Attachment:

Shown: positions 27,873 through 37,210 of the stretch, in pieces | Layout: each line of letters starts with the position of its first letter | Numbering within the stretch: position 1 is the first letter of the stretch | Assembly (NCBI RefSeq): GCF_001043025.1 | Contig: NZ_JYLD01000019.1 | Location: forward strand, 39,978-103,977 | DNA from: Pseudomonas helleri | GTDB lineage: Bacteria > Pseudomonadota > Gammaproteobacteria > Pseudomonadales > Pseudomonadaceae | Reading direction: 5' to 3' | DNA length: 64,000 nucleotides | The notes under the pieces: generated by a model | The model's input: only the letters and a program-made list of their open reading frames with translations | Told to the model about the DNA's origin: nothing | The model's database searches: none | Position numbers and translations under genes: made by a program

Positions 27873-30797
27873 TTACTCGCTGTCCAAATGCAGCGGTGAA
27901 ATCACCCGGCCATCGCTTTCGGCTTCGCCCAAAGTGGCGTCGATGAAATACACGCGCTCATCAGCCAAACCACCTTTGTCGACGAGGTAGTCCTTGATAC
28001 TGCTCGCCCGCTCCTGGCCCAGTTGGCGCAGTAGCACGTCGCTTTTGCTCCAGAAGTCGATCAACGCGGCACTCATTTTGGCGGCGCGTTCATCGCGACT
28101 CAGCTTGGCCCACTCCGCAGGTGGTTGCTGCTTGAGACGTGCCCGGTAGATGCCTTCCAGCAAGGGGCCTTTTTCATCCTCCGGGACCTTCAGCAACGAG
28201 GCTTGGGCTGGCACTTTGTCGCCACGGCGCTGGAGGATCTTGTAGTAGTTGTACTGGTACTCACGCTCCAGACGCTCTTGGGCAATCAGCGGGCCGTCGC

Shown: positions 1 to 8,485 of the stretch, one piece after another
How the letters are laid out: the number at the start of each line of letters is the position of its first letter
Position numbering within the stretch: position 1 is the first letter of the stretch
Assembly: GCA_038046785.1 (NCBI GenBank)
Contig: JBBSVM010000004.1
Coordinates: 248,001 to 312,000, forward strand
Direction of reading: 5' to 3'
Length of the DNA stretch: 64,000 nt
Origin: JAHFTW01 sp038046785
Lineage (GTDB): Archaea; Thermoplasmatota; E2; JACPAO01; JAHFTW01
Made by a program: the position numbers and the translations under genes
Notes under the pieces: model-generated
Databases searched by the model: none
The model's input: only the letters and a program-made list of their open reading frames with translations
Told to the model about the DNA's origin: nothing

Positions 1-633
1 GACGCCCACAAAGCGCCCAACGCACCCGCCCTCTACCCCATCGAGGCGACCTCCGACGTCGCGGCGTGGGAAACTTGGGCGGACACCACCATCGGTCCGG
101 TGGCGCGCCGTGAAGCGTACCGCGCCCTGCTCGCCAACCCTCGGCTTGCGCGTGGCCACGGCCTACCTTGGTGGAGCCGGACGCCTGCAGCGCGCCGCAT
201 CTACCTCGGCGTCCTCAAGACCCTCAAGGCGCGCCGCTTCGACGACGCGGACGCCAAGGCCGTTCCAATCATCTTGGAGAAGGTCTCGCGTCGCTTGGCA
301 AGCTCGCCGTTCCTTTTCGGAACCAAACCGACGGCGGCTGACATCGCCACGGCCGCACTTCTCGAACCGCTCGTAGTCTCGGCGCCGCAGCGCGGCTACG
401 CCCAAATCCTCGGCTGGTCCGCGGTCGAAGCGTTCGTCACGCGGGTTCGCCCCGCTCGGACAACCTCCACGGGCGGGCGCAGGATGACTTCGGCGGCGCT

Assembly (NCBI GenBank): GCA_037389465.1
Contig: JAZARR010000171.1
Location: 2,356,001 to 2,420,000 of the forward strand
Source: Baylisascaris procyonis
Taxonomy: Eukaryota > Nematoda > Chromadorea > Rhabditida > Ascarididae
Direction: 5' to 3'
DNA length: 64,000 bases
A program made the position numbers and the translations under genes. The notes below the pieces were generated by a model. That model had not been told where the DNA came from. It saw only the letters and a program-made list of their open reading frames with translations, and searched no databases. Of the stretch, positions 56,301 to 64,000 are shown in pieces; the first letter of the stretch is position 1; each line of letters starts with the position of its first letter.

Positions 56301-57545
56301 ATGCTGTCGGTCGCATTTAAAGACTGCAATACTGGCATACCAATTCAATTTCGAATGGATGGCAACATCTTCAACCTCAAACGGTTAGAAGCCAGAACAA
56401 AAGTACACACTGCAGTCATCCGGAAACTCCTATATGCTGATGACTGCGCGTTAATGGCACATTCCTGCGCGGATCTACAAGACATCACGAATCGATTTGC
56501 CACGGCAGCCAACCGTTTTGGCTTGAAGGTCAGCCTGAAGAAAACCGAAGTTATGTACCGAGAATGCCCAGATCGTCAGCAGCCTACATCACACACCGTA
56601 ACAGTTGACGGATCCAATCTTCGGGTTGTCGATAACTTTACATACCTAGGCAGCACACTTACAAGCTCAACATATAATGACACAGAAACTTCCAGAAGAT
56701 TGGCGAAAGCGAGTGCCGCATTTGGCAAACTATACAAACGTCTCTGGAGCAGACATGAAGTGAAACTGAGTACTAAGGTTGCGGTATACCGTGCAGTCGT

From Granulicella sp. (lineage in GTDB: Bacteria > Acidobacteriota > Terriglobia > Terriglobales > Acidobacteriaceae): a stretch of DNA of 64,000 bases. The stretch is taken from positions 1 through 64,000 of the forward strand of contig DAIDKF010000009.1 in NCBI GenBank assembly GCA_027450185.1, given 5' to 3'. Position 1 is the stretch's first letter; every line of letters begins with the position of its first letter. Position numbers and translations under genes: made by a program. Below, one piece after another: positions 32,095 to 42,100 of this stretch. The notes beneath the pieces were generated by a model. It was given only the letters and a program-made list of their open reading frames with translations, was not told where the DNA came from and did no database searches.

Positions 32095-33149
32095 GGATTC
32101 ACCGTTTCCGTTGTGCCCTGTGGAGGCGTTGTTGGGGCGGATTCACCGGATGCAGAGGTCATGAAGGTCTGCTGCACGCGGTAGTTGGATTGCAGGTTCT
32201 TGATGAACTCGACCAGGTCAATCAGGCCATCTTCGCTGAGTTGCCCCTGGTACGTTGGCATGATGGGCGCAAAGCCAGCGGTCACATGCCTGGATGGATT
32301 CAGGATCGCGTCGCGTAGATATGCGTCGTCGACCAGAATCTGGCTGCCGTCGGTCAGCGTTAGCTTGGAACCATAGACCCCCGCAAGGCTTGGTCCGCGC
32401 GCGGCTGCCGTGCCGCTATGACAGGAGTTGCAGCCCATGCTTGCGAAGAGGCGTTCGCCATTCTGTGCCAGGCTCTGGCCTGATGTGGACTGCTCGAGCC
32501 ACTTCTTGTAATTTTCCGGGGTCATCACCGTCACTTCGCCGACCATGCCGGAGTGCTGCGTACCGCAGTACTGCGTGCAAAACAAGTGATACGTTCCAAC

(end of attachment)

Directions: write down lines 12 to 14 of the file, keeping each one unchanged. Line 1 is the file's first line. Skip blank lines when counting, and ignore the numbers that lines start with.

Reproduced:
Contig: JBBSVM010000004.1
Coordinates: 248,001 to 312,000, forward strand
Direction of reading: 5' to 3'